Another part of the JB genius was also evident in ‘There Was A Time’. Almost 20 years before anyone was talking about samples and loops as “building blocks of the groove”, JB was doing it. Aside from the obvious groove components like the drum beats, JB had members of the band playing small repetitive lines over and over again. It really was a severe break with accepted song structure. In place of the time honored verse-chorus-verse-chorus formula of popular song, JB built the groove from the ground up, often with two or more drummers complementing each other’s beats (listen as one of the drummers drops back to tap the rim of his drums while the other continues to keep the beat) , a bassist with his ear turned to the drummers and more often than not two separate guitarists playing intertwining lines. Taken separately, these elements would seem monotonous. However, when juxtaposed they blend into a new, complex whole. It was like nothing else heard before (unless you count similarly structured indigenous music from Africa, the Middle East and the Caribbean). The trance-like nature of the tune, putting the emphasis on the funky grooves moved the main focus from the head to the feet – from the detached listener to the active/participating dancer. It also freed JB from his role as ‘singer’ and saw him move into position as a kind of shamanistic figure. This may sound a little bit off – considering what a trite (and misinformed) label that became when leveled at Jim Morrison – but it the case of James Brown it really fits.
The ‘straight’ lyrical recitation is broken down into a series of grunts (each “UNHHH!” worth a thousand words), screams and shout outs to the Flames to a point where JB is more punctuating than purely singing. As Harry Weinger and Alan Leeds note in the booklet for the “James Brown – Foundations of Funk” set, JB is actually conducting the band, bringing up the horn section (as in the beginning of ‘Licking Stick’), calling out solos by Maceo Parker, or any number of drummers, setting the tempo, and most famously, taking the band ‘to the bridge’. In these instances, he takes one of the most rigorously rehearsed bands in all of music (often fined for missing cues) and almost improvises their performance from his central position.
In the next year, the groove of James Brown and the Famous Flames would become more concentrated. The power of the band was never put to better use, than in singles like ‘I Got The Feelin Pts 1&2″, the awesome ‘Licking Stick Pts 1&2’ and the minimalist brilliance of ‘Give It Or Turnit A Loose’. The rumbling groove of ‘Give It Up…”, with it’s rhythmic switch-backs is all muscle. Listening to the 68’-69’ records is hearing a performing unit at the peak of their powers. It is as if they were paddling out from 64’-67’, caught the crest of a wave with ‘Cold Sweat’ and were now riding an awe-inspiring wave of funk that would extend into the mid-70’s).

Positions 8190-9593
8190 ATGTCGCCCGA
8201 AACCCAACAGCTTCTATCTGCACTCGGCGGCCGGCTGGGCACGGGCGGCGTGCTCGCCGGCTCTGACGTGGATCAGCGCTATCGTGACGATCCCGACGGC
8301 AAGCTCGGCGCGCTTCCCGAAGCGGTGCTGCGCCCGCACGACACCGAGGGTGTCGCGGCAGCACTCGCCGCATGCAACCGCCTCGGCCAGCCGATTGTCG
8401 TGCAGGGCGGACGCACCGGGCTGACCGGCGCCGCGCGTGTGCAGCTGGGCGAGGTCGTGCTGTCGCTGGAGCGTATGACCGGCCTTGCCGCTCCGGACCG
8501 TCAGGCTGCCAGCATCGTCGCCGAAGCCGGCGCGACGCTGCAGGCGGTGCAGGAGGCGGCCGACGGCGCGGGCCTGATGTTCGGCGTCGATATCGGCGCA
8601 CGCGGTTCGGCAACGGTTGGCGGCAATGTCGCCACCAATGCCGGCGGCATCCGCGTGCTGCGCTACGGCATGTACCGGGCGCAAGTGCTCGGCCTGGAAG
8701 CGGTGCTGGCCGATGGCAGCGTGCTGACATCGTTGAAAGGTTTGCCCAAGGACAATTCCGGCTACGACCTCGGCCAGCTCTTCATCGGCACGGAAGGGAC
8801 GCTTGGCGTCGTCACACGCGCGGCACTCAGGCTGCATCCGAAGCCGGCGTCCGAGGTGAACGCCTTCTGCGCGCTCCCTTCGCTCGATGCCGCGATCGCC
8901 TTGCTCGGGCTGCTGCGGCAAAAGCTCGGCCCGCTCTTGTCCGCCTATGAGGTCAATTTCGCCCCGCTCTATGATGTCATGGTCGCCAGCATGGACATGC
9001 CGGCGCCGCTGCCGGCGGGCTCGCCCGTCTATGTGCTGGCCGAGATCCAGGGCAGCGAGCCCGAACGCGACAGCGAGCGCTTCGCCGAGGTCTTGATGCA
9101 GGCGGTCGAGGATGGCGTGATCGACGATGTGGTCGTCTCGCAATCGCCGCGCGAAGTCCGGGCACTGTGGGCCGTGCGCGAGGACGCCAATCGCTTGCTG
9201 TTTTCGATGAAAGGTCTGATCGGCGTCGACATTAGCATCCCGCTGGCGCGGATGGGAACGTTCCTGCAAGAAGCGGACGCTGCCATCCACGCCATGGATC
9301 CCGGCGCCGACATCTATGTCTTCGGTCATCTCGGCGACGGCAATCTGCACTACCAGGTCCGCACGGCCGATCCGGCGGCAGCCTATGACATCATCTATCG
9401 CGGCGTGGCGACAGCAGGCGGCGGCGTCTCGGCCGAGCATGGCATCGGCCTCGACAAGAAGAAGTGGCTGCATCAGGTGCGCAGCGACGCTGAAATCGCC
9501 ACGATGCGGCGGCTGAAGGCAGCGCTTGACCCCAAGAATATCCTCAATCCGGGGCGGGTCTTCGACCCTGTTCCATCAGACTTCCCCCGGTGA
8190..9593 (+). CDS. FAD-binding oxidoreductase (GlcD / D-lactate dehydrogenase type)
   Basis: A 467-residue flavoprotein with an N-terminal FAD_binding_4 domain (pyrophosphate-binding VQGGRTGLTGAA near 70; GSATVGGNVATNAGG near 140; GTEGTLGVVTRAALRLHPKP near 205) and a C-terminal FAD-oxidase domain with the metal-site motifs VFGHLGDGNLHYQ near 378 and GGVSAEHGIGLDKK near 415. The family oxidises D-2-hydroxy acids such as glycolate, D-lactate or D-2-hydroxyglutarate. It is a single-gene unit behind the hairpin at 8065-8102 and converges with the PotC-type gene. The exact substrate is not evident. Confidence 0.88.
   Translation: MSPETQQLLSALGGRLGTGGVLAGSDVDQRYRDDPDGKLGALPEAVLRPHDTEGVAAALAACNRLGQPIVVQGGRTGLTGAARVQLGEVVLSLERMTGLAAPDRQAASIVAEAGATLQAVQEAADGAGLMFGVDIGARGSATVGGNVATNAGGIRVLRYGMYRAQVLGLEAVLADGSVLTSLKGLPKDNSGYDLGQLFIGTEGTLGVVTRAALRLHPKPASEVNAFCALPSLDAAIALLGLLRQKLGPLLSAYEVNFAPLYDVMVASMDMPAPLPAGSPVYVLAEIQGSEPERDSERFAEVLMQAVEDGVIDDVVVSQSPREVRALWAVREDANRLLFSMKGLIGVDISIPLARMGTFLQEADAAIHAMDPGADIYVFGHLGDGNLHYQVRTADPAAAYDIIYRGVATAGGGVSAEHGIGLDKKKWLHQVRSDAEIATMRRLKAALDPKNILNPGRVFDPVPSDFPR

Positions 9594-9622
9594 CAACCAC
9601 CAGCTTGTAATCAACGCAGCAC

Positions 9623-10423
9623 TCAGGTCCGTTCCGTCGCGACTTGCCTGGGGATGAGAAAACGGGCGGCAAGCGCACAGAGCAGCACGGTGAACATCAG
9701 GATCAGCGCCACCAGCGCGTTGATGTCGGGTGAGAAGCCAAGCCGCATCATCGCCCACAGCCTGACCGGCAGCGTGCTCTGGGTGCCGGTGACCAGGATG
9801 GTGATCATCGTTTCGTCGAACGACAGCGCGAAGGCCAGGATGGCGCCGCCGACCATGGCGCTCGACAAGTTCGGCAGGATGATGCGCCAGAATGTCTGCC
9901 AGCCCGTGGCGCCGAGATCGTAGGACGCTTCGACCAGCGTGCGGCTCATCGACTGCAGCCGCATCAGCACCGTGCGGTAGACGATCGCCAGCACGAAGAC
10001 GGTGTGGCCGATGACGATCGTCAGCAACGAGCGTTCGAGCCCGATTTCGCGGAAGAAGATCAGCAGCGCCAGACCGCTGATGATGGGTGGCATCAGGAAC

In 1969 they would release the trend-setting series of ‘Popcorn’ records (i.e. ‘The Popcorn’, ‘Mother Popcorn’, ‘Lowdown Popcorn’, ‘Let A Man Come In And Do The Popcorn’ and ‘Popcorn With A Feeling’), and would start the new decade in 1970 with the legendary ‘Funky Drummer Pts 1&2’ (one of the most frequently sampled recordings of any genre).
There would be several more years of incredible music. The King Records era would extend into 1971, and would give way to the formation of People Records (the most important of JB’s custom labels, featuring the man himself, The JB’s, Lyn Collins, Vicki Anderson, Marva Whitney, Maceo & The Macks and others), and their Polydor releases. The late 70’s would see JB dabbling with disco, and the 80’s would see a precipitous drop in popularity and record sales (with the exception of the Dan Hartman-penned ‘Living In America’), as well as an extended period of personal misfortune.
Unfortunately, to many people, James Brown is more remembered as the gun-wielding, drug-addled psycho. than as the prolific musical genius, successful businessman and socially influential figure of almost two decades. Despite a colossal amount of lip-service that the music press has given James Brown, to the vast majority of people he is little more than a bundle of tics repeated ad infinitum by a bunch of third-rate impressionists and second-rate imitators like the dreadfully over-hyped and drastically derivative (at least of JB) Prince.
The time is ripe for a serious re-examination of the work, and deep influence of the Godfather of Soul, Mr. Please Please Please, Soul Brother Number One, Mr. Dynamite, the Man With The Power, Mr. James Brown.”
More later this week.